Director: Chang-hwa Jeong
Starring: Chiao Chiao, Liang Chen, Wang Hsieh, Ching Miao, Helen Ma, Ming Kao
The beautiful Bilian (Chiao Chiao) would seem to not have any trouble finding a husband so it comes as a surprise when her family’s marriage offer is rebuked by the righteous swordsman Lu Hongxun (Liang Chen). No slouch in the martial arts herself, Bilian pays the Lu family a visit in anger, attacking Hongxun before fleeing on horseback before he can explain his reasoning. On the road, Bilian runs afoul of gangsters led by the scar-faced Huang (Ming Kao) resulting in a plot of vengeance when Huang discovers her tie to Hongxun, with whom he has history. When Hongxun and Bilian finally reunite again, heads will fly as the two fight back with their formidable skills at the ready.
A quick film, clocking in at less than 90 minutes, the pacing is blisteringly fast and full of quick exposition followed by effective comedy and a heaping helping of wuxia infused fights. Wirework is among the best ever in Shaw Brothers’ films with an excellent infiltration scene on the rooftops being exceptionally well done. The fights are of a great variety with more than a handful of villains wielding unique weapons and the personas to go with them.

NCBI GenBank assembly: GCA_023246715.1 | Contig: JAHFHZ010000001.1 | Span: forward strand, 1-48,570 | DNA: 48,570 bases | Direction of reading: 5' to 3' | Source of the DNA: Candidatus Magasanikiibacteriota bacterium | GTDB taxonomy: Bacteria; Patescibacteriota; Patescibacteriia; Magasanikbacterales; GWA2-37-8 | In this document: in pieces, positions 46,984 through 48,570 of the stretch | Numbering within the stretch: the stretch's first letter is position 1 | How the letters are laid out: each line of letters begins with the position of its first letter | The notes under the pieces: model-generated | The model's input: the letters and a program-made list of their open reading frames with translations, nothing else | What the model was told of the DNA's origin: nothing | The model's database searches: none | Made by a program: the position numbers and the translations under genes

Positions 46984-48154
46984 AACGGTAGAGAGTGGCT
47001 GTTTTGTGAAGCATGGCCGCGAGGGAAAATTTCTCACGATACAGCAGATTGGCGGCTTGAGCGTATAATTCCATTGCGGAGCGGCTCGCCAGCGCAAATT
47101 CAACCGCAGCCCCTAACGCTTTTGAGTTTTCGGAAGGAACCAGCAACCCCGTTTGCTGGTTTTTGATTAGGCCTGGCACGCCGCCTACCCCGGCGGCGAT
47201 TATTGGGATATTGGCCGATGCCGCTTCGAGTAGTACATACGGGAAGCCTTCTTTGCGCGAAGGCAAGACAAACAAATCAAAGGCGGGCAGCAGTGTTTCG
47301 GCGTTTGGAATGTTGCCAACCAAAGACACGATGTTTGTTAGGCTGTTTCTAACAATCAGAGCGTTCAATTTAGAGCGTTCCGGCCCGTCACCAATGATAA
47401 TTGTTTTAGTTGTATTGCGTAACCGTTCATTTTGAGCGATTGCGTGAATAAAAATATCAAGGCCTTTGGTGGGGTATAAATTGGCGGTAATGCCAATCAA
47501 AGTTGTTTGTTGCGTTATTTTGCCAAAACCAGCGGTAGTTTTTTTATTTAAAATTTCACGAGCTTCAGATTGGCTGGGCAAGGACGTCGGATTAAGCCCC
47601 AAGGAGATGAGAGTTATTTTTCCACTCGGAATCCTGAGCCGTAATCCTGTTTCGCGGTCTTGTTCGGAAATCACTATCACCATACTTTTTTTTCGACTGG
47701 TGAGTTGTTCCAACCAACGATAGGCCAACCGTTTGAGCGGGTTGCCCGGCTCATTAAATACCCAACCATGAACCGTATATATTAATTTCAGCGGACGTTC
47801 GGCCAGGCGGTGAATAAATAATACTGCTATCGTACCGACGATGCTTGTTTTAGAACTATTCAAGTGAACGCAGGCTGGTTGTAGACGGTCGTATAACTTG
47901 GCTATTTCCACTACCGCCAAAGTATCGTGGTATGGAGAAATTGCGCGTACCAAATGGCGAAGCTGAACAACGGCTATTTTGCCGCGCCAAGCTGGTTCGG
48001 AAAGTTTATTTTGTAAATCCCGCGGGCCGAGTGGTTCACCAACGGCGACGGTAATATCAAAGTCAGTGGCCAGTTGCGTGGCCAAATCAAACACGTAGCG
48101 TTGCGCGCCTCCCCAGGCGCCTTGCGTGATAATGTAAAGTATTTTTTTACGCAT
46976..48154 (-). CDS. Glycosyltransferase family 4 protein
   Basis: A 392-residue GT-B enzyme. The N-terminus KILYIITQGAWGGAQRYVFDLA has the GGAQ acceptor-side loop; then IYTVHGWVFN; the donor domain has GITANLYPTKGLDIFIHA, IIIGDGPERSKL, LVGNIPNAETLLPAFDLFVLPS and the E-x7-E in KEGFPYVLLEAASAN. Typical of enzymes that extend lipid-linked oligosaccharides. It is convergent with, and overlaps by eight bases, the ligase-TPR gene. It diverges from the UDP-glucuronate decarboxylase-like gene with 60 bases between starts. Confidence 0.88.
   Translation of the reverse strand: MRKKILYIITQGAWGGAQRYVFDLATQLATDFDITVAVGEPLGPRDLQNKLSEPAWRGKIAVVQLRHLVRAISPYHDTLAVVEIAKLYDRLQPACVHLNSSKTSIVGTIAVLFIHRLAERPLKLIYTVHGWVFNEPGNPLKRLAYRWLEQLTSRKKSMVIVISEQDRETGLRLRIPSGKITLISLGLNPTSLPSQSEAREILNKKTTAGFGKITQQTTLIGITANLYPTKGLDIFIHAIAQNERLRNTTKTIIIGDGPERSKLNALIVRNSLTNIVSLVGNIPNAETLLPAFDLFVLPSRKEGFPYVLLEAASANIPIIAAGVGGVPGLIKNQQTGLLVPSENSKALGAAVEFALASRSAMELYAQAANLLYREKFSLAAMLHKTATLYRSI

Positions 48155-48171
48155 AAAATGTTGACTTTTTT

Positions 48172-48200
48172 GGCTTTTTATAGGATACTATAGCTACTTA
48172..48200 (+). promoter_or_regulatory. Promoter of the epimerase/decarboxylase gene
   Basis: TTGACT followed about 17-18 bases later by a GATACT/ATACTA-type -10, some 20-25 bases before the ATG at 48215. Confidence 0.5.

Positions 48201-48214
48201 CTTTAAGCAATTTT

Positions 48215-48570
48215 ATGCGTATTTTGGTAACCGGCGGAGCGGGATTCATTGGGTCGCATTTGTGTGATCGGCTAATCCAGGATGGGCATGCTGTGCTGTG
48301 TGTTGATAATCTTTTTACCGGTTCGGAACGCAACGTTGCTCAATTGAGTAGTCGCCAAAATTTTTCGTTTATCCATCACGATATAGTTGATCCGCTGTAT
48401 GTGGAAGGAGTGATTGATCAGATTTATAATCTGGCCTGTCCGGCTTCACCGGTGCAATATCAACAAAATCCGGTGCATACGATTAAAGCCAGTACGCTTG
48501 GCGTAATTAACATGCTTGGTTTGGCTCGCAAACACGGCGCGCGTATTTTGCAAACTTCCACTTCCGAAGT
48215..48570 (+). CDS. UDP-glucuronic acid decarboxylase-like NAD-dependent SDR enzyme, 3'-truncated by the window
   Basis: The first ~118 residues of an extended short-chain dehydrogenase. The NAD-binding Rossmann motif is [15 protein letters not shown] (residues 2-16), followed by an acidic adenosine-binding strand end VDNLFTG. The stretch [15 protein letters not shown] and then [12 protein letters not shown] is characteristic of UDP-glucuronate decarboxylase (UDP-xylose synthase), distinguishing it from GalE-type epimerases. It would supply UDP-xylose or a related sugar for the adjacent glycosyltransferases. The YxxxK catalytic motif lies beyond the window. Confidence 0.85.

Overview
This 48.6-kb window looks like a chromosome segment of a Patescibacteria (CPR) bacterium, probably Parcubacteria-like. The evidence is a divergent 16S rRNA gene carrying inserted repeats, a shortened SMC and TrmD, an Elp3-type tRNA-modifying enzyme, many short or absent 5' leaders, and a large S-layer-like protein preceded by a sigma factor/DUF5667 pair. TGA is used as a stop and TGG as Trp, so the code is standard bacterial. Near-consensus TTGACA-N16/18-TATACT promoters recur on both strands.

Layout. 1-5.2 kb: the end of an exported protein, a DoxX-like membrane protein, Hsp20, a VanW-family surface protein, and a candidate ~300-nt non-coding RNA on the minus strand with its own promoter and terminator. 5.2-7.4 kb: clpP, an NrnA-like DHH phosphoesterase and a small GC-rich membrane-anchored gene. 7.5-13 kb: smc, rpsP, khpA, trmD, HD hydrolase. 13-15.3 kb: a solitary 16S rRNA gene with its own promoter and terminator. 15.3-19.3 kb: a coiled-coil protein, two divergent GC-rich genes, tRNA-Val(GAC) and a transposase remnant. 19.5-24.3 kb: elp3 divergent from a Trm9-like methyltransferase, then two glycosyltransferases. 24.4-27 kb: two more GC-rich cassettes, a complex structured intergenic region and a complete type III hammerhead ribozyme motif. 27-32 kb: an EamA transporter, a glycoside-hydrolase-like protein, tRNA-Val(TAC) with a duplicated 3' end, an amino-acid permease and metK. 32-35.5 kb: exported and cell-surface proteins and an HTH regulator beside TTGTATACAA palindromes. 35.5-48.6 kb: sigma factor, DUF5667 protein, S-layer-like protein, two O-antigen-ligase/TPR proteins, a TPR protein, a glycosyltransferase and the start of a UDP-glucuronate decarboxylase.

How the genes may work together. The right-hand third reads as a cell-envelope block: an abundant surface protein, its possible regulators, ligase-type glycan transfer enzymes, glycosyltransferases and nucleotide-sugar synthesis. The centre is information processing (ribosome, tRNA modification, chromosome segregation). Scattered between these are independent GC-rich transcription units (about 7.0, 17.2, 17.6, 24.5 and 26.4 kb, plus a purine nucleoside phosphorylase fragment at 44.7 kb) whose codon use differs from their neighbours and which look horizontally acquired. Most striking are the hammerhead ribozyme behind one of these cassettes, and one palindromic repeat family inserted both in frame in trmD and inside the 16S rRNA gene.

Chiao Chiao, handles her lead role well and is a sympathetic and likable lead. Her martial arts on display is not necessarily the best in the picture, but she does look to have put in the work despite never seeming as formidable as the others in the film. Liang Chen took a bit more time to warm up towards but when his flashback fight shows up and you see his nobility and unexpectedly terrific swordplay, I was on board for the leads and their inevitable team-up. Not without flaw, the speediness of the film leaves numerous loose ends by the film’s end. Characters get introduced with little or no explanation as well as disappear despite the suggestion that their importance would be revealed later on in the film. Typical for wuxia films, I have to wonder if there is material from which the script was adapted.
An entertaining and wholly accessible wuxia picture, Heads for Sale is one of the more lesser-known films from the Korean director Chang-hwa Jeong. While an overall lesser film in his body of work, it does features a number of standout action sequences, a generally lighter mood, and an endearingly winning performance by the lovely Chiao as Bilian.